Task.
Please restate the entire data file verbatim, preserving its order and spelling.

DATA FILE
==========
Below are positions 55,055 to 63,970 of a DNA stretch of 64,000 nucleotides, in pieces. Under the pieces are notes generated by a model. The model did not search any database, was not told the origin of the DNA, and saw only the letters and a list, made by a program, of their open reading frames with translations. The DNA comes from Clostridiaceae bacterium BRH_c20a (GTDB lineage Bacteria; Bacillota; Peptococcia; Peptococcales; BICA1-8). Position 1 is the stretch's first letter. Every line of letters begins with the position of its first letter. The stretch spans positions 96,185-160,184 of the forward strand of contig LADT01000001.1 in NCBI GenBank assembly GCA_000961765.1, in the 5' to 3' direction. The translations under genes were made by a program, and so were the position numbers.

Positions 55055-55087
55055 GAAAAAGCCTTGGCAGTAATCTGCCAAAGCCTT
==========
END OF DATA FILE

Below are positions 55,055 to 63,970 of a DNA stretch of 64,000 nucleotides, in pieces. Under the pieces are notes generated by a model. The model did not search any database, was not told the origin of the DNA, and saw only the letters and a list, made by a program, of their open reading frames with translations. The DNA comes from Clostridiaceae bacterium BRH_c20a (GTDB lineage Bacteria; Bacillota; Peptococcia; Peptococcales; BICA1-8). Position 1 is the stretch's first letter. Every line of letters begins with the position of its first letter. The stretch spans positions 96,185-160,184 of the forward strand of contig LADT01000001.1 in NCBI GenBank assembly GCA_000961765.1, in the 5' to 3' direction. The translations under genes were made by a program, and so were the position numbers.

Positions 55055-55087
55055 GAAAAAGCCTTGGCAGTAATCTGCCAAAGCCTT